The defence solicitor was a man named Rutledge, who was overshadowed by his clerk, the genial and flamboyant Ernest Silverman, a tragic character most of whose life was spent in prison for innumerable cases of petty embezzlement (he later died in Parkhurst serving a long sentence of preventive detention). The Freedom Press trial was probably his finest hour. He was certainly a good and honest friend to the defendants, and they in later years made great efforts to alleviate his lot. Ernest briefed some very eminent barristers: John Maude (later a Tory MP and a judge) to defend Hewetson and Richards, Derek Curtis Bennett for Marie Louise, and James Burge for Philip Sansom. Here of course were the tactical dilemmas for anarchists. Having engaged an expensive defence you put yourselves in their hands, and the defence line was that here were four upright citizens (Richards was working as a civil engineer at the time and Hewetson was casualty officer at Paddington Hospital) putting forward their idealistic point of view with no intention of causing disaffection. The four soldiers called by the prosecution (including me) to establish that the offending material had been received by them, testified for the defence that they had not been disaffected.
None of the accused liked the way their case was presented. Marie Louise in particular wanted to defend herself and did not want to rely on the technicalities of the law for an acquittal. On the other hand, if the object of the whole proceedings was to silence the Freedom Press it would have been foolish to strike intransigent attitudes and get, in consequence, far longer sentences. In the event, she and George Woodcock were able to carry on the work of the paper during the period when their comrades were in jail.
A Freedom Press Defence Committee was organised to raise funds for the defence (energetically collected by Simon Watson Taylor — who was also raided by the police, who, discovering his fascinating library, declared their anxiety to join the surrealist movement!) and this won the support of many public figures — George Orwell, Herbert Read, Harold Laski, Kingsley Martin, Benjamin Britten, Augustus John, Bertrand Russell and many others. It subsequently became the Freedom Defence Committee, which was involved in many other civil liberties issues. I ought to explain that at that time the National Council for Civil Liberties was dominated by the Communist Party and was totally uninterested in the defence of anti-patriotic people because of the alliance with Stalin. Its principal activity at that time was demanding that Sir Oswald Mosley should be put back in prison — and hanged.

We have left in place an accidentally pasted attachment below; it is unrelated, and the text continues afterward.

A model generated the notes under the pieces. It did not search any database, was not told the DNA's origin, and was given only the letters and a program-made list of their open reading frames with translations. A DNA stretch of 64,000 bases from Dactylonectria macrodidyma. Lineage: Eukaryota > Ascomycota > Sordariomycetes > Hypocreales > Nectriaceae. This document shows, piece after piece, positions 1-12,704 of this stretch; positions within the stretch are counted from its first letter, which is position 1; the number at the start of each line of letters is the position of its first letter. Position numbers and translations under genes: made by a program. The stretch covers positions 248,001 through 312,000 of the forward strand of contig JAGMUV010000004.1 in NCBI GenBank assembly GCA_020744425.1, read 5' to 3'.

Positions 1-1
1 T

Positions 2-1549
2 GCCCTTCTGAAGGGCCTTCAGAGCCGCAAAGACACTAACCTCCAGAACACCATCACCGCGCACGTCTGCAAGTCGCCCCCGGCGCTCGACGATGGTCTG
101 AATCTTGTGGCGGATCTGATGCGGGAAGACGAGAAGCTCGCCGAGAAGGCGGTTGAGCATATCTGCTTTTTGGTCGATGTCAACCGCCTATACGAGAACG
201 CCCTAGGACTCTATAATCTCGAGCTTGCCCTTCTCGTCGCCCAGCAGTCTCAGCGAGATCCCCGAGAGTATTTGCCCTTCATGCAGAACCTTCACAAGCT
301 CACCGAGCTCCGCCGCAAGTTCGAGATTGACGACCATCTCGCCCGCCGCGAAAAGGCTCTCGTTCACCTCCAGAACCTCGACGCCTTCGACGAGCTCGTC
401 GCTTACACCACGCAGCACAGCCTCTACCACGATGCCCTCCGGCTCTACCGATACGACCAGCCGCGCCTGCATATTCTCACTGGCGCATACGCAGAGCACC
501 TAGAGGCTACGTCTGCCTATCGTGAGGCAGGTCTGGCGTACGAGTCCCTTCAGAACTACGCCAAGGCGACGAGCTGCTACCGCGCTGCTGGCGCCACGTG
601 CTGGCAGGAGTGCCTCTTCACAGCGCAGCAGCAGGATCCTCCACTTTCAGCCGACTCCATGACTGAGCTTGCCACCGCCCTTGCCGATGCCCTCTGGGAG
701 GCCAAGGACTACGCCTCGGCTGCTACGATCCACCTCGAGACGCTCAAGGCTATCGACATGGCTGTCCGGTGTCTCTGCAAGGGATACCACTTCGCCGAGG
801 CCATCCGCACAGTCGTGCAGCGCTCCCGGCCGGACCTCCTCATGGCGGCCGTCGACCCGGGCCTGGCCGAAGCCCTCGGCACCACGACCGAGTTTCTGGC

The particular regulation under which the Freedom Press trial was conducted was rescinded very shortly after the editors were jailed, though its provisions were substantially the same as those of the Incitement to Disaffection Act. After all these years, two questions remain. Were the defence tactics correct? And why was the prosecution brought in the first place? On the first question, I think that there is a world of difference between the individual prepared to face martyrdom for a cause, or for its propaganda effect, and a group of people who have a functional task to perform: the production of a newspaper. (And in spite of Herbert Read’s rhetoric at the time about the ‘hundreds who were willing to step into their place’, the truth was that there were pitifully few.) There was every reason to suppose that if the defendants (who incidentally were not the authors of the alleged subversion) had not adopted the usual rigmarole of defence, they would have got very long sentences. As it was, they were given shorter sentences than T. W. Brown or John Olday, whose ‘crimes’ were much more trivial. They emerged to make Freedom the outstanding journal that it was in the late 1940s.
The second question is very hard to answer. Actually the state and the armed forces had very little to fear from the anarchists. There was not the slightest threat of the kind of mutiny that was so savagely repressed in, say, the French army in 1917. The government obviously took the trial seriously since the Attorney General himself prosecuted. Who ordered the trial? Was it the War Department under Sir Edward Grigg? Or the Home Secretary, the vindictive Herbert Morrison? Or was it just our old friends of the Special Branch intent on proving what diligent fellows they are?
My own marginal part in the proceedings brought me a rich reward. The defendants became my closest and dearest friends.